A More Satisfying, Less Alienating, Future for “Makers”?

In his analysis of the makers, Anderson is focused not only on production, but also on saving American capitalism through a new class of maker-entrepreneurs. As a result, he ignores some of the other implications of the new technologies of interest to him. For example, Anderson never considers the issue of whether capitalism ought to be saved.

Unexamined is the possibility that makers and this new technologies could form the basis of a non-capitalist economy, or at least one that is different from the one we have known. In fact, Anderson makes much of the Marxian concept of the means of production and how in the future makers, rather than traditional capitalist organizations, will increasingly own (or rent) and control many of them. That is, we will see a democratization of the means of production. Such a change in the ownership, or at least control, of the means of production is precisely what Marx meant by the transition from capitalism to socialism. Wedded as he is to a capitalist model, Anderson is unable to see what may be the broader and more important implications of his work.

Anderson also misses perhaps the most important immediate implication of the change he is describing. That is, an economy dominated makers is likely to be a less alienating and more satisfying domain for those involved in it. Owning and controlling the means of production (better thought of here, and indeed in all contexts, as the means of prosumption), people will have much more, if not total, control over what they produce. They will not be alienated from those means of prosumption, the prosumption process, and that which is prosumed in that process. Furthermore, there is also the promise of the end of alienation from other people because the new technology allows others- conventionally called producers and consumers- to be actively involved in the prosumption process at all levels. In other words, perhaps the important implication of the phenomena analyzed by Anderson is the end of, or at least a diminution in, alienation whether or not capitalism is saved in the process. Indeed, this leads one to question the idea of saving capitalism since one suspects that it is a system that would find new ways to alienate the makers.

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No, No, Corporations are Responsible for Increasing Prosumption and Growing Unemployment

While people, in the role as prosumers, certainly are a cause of unemployment, focusing only, or even mainly, on their role in this is a form of “blaming the victim”. The fact is that it is various organizations, especially profit-making businesses, that have systematically, and at an accelerating rate, replaced paid employees with unpaid prosumers. It is simply a no-brainer for a company to create systems that lead prosumers to perform what had been paid labor. Once prosumers have been led in that direction, it is much easier for companies to coerce them into doing that work, often by leaving them little, and in some cases no, choice.

Consider the self-checkout lines at supermarkets. This is a clear case of prosumption with prosumers not only shopping (a form of labor) for their food, but also being asked to do the work of the checkout person and the bagger, to say nothing of the old-time grocer who actually retrieved food items for consumers. Grocers have long since all but disappeared being replaced, at least in part, by workers who stock supermarket shelves and prosumers who retrieve their own food. We are now witnessing a similar decline in checkout persons and baggers as prosumers take on their work in addition to that of the grocer.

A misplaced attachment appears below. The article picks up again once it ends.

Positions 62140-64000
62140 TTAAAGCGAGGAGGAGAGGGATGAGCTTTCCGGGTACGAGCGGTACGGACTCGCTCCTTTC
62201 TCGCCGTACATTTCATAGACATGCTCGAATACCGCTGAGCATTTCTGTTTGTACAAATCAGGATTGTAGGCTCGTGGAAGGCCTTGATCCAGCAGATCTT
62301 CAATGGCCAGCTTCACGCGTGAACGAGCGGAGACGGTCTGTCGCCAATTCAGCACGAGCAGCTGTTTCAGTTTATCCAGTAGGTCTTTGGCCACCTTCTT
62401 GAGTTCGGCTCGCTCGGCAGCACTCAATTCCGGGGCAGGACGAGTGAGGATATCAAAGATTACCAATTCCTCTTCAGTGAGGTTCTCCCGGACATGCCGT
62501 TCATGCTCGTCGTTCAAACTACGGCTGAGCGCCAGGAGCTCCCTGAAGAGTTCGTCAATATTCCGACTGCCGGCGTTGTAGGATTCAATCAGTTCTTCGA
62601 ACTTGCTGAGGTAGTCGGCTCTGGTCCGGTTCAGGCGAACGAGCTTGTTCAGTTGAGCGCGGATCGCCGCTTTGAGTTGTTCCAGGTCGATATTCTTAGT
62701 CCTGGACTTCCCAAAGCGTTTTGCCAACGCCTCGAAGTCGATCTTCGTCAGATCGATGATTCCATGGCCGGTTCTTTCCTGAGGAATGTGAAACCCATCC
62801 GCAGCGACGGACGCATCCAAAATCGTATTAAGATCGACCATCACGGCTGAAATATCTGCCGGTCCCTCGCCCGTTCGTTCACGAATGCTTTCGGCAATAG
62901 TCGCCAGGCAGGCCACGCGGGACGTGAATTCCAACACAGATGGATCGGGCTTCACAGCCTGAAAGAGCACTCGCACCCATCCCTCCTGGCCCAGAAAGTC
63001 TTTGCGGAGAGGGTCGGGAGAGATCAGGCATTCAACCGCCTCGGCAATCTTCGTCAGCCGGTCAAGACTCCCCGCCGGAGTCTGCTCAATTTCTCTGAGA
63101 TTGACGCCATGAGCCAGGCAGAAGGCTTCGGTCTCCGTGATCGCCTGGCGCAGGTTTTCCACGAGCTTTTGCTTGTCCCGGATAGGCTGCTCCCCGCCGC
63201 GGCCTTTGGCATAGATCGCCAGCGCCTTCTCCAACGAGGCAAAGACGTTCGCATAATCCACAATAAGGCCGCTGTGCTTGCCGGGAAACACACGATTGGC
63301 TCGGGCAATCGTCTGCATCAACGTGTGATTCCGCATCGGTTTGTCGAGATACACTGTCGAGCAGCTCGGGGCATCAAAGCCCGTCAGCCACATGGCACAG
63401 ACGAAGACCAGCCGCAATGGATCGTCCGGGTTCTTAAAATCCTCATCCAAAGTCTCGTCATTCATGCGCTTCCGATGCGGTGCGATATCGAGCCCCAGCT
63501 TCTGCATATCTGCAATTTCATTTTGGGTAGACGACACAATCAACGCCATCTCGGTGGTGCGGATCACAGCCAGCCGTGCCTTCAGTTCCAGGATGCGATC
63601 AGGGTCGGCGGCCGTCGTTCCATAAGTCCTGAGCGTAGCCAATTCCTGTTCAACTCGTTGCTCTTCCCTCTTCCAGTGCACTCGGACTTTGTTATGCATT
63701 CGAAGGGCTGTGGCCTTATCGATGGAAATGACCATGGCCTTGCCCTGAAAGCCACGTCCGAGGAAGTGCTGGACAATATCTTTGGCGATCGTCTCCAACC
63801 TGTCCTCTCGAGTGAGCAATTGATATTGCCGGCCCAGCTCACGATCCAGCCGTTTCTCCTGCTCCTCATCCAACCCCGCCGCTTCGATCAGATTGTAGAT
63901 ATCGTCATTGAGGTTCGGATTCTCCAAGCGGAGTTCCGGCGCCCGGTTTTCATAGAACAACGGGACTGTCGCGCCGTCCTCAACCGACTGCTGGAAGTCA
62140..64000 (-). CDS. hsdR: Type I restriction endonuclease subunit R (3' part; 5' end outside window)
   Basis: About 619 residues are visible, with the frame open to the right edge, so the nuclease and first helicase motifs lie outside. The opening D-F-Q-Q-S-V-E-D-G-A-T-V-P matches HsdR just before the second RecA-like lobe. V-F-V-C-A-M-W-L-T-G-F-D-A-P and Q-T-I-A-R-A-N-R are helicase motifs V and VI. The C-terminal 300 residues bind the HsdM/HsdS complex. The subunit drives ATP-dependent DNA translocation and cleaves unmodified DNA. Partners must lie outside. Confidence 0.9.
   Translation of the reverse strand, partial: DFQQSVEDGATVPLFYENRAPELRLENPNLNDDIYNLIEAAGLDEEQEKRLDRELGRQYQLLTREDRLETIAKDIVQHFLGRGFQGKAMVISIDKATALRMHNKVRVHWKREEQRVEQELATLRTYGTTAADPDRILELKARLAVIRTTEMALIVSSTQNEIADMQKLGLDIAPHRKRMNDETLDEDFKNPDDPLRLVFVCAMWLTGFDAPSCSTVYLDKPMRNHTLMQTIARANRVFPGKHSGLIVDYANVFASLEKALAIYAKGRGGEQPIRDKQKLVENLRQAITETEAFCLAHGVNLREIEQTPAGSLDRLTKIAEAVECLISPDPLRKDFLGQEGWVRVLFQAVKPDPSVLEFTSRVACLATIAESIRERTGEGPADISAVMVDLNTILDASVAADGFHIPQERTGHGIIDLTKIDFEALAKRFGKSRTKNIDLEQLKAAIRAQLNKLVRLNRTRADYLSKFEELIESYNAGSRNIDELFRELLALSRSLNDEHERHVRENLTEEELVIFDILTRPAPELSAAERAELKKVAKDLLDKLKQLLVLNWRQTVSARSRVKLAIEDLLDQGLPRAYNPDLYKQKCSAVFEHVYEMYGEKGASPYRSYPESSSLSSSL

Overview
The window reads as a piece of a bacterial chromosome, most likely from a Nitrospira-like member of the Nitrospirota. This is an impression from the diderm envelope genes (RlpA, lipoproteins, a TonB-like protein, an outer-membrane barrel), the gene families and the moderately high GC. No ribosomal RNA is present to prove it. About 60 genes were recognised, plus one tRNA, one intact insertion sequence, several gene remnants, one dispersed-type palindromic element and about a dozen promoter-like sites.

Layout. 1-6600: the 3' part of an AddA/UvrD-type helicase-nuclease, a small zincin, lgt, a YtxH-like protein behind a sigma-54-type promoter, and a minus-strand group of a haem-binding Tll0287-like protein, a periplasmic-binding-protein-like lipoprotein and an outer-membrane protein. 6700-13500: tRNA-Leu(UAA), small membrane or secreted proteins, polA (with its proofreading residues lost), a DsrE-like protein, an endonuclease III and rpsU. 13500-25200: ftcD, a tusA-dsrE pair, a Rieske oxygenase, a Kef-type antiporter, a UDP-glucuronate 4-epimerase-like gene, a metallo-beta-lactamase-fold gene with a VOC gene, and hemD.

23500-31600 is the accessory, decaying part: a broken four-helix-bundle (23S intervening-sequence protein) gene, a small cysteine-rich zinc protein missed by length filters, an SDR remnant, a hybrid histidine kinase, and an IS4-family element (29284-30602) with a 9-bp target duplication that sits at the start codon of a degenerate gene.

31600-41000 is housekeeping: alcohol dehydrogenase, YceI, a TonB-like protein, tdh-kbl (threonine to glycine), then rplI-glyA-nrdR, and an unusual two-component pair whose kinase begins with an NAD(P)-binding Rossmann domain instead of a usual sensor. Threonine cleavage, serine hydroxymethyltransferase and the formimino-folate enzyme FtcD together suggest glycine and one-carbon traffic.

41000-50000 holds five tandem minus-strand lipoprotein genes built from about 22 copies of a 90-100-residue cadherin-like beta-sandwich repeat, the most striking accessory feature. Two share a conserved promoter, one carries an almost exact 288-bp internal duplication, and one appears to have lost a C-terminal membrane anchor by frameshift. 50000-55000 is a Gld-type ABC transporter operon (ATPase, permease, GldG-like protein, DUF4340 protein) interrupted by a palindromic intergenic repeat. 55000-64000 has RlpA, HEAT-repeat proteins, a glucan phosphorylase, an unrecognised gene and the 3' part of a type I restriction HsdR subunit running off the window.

When they were first introduced, self-checkout lanes were one-off experiments standing alongside much more numerous traditional checkout lanes. People were lured to the new-fangled checkout system by the novelty of the new technology as well as their growing interest in doing, and their increasing ability to do, things on their own. The latter, of course, was largely traceable to operating on one’s own on the increasingly omnipresent Internet. Over time, and as people grew increasingly comfortable with the self-checkout system, more and more lanes were devoted to it with the result that there were fewer alternatives to self-checkout lanes and the dwindling number of them were often over-crowded. This, in turn, drove even more people to the self-checkout lanes. The result is that using a self-checkout lane has become less of an option and increasingly a necessity.

In other cases, there is no alternative to being a prosumer; to being both a consumer and performing the labor once handled by paid workers. There are no waiters and buspersons in fast food restaurants. If one chooses to eat there, one must do the labor performed by such workers at traditional restaurants.

However, the most interesting examples come from the newer settings that are set up from the get-go to force people to be prosumers. For example, if people choose to shop at Amazon.com, they must prosume because there are no paid employees present to do the work for them. It is true that employees created the Amazon system and maintain it, and that the system does a good deal of the work for prosumers, but they are on their own when making a purchase on Amazon.com. In this case, it isn’t that prosumers replace paid workers; they never existed in the first place. Rather such locales, and they are increasingly the norm, are created from inception to rely on the unpaid labor of prosumers rather than the paid work of employees.

Better to blame the companies that institute systems that lead, even force, people to be prosumers than to blame prosumers who increasingly have little choice in the matter.